Immigration Has Overall Positive Impact on Labor Markets and the Economy

The National Academy of Science has published The Economic and Fiscal Consequences of Immigration, an exhaustive analysis of the impact of immigration on the United States.

The 2017 report, the result of efforts by a panel of experts with divergent views convened by the National Academies of Sciences, Engineering and Medicine, examined a broad range of important issues, including:

(t)o what extent do the skills brought to market by immigrants
complement those of native-born workers, thereby improving their prospects; and to what extent do immigrants displace native workers in the labor market or lower their wages? How does immigration contribute to vibrancy in construction, agriculture, high tech, and other sectors? What is the role of immigration in driving productivity gains and long-term economic growth?

Other questions arise about taxes and public spending: What are the fiscal impacts of immigration on state, local, and federal governments—do immigrants cost more than they contribute in taxes? How do impacts change when traced over the life cycle of immigrants and their children? How does their impact on public finances compare with that of the native born population? To what extent is the sustainability of programs such as Social Security and Medicare affected by immigration and immigration policy?

The report finds overall that immigrants have a net positive effect.  Among the summarized conclusions, the report states that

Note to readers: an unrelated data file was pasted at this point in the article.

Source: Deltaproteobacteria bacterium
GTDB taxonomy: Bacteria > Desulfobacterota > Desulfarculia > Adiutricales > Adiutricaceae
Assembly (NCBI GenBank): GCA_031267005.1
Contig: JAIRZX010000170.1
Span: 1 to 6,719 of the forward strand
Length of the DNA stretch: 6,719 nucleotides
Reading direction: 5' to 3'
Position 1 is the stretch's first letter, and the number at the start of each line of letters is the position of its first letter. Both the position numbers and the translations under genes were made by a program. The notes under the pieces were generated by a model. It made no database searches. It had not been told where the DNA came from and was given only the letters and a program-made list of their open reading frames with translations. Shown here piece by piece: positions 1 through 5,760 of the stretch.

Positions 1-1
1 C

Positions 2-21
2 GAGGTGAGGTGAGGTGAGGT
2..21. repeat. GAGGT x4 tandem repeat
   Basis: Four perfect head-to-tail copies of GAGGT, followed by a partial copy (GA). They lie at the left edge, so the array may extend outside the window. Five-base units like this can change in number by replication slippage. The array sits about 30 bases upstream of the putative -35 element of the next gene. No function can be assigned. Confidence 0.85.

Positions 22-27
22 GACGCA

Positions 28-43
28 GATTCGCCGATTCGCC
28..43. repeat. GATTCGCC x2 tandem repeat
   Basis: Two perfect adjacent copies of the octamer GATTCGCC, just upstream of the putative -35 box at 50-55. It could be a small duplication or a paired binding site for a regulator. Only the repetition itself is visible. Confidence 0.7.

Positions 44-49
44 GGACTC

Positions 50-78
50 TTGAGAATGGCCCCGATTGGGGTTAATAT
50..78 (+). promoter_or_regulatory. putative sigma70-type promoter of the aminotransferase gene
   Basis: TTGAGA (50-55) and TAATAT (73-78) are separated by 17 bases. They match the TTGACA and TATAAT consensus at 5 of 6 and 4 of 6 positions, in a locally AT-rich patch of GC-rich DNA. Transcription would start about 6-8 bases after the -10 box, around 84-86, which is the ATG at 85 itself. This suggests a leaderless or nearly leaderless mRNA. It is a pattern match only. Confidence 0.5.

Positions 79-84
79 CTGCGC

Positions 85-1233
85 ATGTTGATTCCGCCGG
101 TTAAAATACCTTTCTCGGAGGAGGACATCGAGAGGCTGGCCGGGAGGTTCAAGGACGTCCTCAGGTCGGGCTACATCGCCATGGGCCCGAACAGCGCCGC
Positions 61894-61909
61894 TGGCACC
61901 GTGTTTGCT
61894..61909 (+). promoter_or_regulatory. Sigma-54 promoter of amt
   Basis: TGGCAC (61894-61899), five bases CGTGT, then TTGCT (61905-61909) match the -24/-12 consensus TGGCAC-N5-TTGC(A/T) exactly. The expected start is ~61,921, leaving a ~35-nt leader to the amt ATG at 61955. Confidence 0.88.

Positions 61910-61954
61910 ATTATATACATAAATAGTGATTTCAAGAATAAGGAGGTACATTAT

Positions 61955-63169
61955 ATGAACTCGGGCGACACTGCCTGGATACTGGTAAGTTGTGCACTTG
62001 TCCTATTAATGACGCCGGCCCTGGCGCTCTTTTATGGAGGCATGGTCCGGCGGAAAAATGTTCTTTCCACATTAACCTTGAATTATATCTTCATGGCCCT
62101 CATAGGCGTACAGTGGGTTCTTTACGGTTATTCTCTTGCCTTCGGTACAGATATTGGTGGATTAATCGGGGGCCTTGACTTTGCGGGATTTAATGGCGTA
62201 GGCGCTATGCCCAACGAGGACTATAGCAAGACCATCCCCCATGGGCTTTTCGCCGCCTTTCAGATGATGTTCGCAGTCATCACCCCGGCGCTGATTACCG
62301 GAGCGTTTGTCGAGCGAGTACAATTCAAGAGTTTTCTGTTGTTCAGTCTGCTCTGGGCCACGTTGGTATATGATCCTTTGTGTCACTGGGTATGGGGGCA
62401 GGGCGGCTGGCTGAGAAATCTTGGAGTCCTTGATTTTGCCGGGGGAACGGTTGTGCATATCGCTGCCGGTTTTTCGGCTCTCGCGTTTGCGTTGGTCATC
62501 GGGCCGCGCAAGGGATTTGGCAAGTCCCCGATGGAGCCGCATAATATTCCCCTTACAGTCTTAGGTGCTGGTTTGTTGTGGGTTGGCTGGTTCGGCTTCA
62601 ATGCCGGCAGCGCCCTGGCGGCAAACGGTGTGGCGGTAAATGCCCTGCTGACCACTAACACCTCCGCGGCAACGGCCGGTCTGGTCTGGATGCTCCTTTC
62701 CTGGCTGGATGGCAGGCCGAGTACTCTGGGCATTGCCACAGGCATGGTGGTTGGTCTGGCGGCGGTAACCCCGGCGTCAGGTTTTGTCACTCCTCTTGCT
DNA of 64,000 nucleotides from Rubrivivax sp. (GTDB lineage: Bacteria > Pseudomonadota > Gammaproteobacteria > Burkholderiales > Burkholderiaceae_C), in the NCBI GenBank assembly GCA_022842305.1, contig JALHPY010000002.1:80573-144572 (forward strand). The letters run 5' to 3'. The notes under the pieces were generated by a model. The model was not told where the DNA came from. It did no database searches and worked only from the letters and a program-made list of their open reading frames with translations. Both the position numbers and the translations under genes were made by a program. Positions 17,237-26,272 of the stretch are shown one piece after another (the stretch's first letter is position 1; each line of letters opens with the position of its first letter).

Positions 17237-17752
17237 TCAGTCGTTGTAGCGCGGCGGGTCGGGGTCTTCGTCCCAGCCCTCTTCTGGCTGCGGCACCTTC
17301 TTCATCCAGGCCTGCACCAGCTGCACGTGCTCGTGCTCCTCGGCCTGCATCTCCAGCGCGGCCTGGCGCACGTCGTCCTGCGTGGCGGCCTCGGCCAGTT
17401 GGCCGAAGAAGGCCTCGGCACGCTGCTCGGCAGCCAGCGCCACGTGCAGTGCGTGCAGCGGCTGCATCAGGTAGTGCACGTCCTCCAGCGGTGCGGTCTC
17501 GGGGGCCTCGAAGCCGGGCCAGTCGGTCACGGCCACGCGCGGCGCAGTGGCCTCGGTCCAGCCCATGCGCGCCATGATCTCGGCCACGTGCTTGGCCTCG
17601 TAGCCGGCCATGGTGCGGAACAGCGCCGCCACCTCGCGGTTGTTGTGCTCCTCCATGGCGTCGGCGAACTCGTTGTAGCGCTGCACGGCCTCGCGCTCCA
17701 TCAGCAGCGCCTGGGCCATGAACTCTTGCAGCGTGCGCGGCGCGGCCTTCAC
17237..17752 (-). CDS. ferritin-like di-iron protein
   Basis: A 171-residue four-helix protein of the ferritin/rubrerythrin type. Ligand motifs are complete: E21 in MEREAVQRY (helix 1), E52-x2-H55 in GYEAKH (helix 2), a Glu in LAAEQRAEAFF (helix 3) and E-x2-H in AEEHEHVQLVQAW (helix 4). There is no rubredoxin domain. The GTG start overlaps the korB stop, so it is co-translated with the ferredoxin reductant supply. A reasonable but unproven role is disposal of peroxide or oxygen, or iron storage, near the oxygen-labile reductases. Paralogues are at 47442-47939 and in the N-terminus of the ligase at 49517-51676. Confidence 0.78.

immigration is integral to the nation’s economic growth. Immigration supplies workers who have helped the United States to avoid the problems facing stagnant economies created by unfavorable demographics—in particular, an aging (and, in the case of Japan, a shrinking) workforce. Moreover, the infusion by high-skilled immigration of human capital has boosted the nation’s capacity for innovation, entrepreneurship, and technological change. The literature on immigrants and innovation suggests that immigrants raise patenting per capita, which ultimately contributes to productivity growth. The prospects for long-run economic growth in the United States would be considerably dimmed without the contributions of high-skilled immigrants.

Even for workers not in high-skilled fields,  the report finds that

over a period of more than 10 years, the impact of immigration on the  wages of natives overall is very small….  To the extent that negative wage effects are found, prior immigrants—who are often the closest substitutes for new immigrants—are most likely to experience them…. The literature on employment impacts finds little evidence that immigration significantly affects the overall employment levels of native-born workers. However, recent research finds that immigration reduces the number of hours worked by native teens (but not their employment rate). Moreover, as with wage impacts, there is some evidence that recent immigrants reduce the employment rate of prior immigrants—again suggesting a higher degree of substitutability between new and prior immigrants than between new immigrants and natives.

As for fiscal impacts, the report includes this information:

An immigrant and a native-born person with similar characteristics will likely have about the same fiscal impact. Persons with higher levels of education contribute more positively to government finances regardless of their generational status. Furthermore, within age and education categories, immigrants generally have a more salutary effect on budgets because they are disqualified from some benefit programs and because their children tend to have higher levels of education, earnings, and tax paying than the children of similar third-plus generation adults.

At more than 600 pages, the report is a credible and authoritative analysis of a complex topic that too often is reduced to overly simplistic talking points, debunking myths such as the often cited “immigrants take jobs from U.S. citizens”.